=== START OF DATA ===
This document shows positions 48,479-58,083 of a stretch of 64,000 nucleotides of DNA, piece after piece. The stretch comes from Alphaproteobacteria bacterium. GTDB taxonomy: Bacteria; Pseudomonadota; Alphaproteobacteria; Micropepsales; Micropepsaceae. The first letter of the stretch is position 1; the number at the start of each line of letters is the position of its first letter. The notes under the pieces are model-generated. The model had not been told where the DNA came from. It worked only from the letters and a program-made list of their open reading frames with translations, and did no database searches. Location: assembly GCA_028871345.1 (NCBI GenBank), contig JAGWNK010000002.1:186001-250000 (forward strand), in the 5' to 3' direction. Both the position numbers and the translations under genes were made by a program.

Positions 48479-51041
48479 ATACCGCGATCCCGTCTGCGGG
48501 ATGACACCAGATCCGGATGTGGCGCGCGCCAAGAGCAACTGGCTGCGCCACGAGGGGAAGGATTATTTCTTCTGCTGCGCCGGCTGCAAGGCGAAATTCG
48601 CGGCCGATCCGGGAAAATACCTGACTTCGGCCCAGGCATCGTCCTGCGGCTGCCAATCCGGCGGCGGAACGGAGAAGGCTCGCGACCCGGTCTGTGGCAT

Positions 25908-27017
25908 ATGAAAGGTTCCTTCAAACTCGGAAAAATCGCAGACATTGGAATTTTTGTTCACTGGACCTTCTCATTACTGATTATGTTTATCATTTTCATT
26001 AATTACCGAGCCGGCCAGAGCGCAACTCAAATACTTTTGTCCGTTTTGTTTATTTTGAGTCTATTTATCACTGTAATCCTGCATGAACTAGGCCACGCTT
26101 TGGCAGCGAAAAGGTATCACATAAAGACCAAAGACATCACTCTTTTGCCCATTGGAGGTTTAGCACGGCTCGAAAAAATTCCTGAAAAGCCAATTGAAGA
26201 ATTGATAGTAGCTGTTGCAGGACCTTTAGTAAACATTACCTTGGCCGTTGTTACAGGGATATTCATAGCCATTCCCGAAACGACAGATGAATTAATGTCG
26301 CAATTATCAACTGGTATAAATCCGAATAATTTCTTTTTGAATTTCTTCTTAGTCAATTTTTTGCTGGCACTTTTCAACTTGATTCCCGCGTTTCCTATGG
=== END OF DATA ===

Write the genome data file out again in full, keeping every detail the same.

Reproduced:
This document shows positions 48,479-58,083 of a stretch of 64,000 nucleotides of DNA, piece after piece. The stretch comes from Alphaproteobacteria bacterium. GTDB taxonomy: Bacteria; Pseudomonadota; Alphaproteobacteria; Micropepsales; Micropepsaceae. The first letter of the stretch is position 1; the number at the start of each line of letters is the position of its first letter. The notes under the pieces are model-generated. The model had not been told where the DNA came from. It worked only from the letters and a program-made list of their open reading frames with translations, and did no database searches. Location: assembly GCA_028871345.1 (NCBI GenBank), contig JAGWNK010000002.1:186001-250000 (forward strand), in the 5' to 3' direction. Both the position numbers and the translations under genes were made by a program.

Positions 48479-51041
48479 ATACCGCGATCCCGTCTGCGGG
48501 ATGACACCAGATCCGGATGTGGCGCGCGCCAAGAGCAACTGGCTGCGCCACGAGGGGAAGGATTATTTCTTCTGCTGCGCCGGCTGCAAGGCGAAATTCG
48601 CGGCCGATCCGGGAAAATACCTGACTTCGGCCCAGGCATCGTCCTGCGGCTGCCAATCCGGCGGCGGAACGGAGAAGGCTCGCGACCCGGTCTGTGGCAT

Positions 25908-27017
25908 ATGAAAGGTTCCTTCAAACTCGGAAAAATCGCAGACATTGGAATTTTTGTTCACTGGACCTTCTCATTACTGATTATGTTTATCATTTTCATT
26001 AATTACCGAGCCGGCCAGAGCGCAACTCAAATACTTTTGTCCGTTTTGTTTATTTTGAGTCTATTTATCACTGTAATCCTGCATGAACTAGGCCACGCTT
26101 TGGCAGCGAAAAGGTATCACATAAAGACCAAAGACATCACTCTTTTGCCCATTGGAGGTTTAGCACGGCTCGAAAAAATTCCTGAAAAGCCAATTGAAGA
26201 ATTGATAGTAGCTGTTGCAGGACCTTTAGTAAACATTACCTTGGCCGTTGTTACAGGGATATTCATAGCCATTCCCGAAACGACAGATGAATTAATGTCG
26301 CAATTATCAACTGGTATAAATCCGAATAATTTCTTTTTGAATTTCTTCTTAGTCAATTTTTTGCTGGCACTTTTCAACTTGATTCCCGCGTTTCCTATGG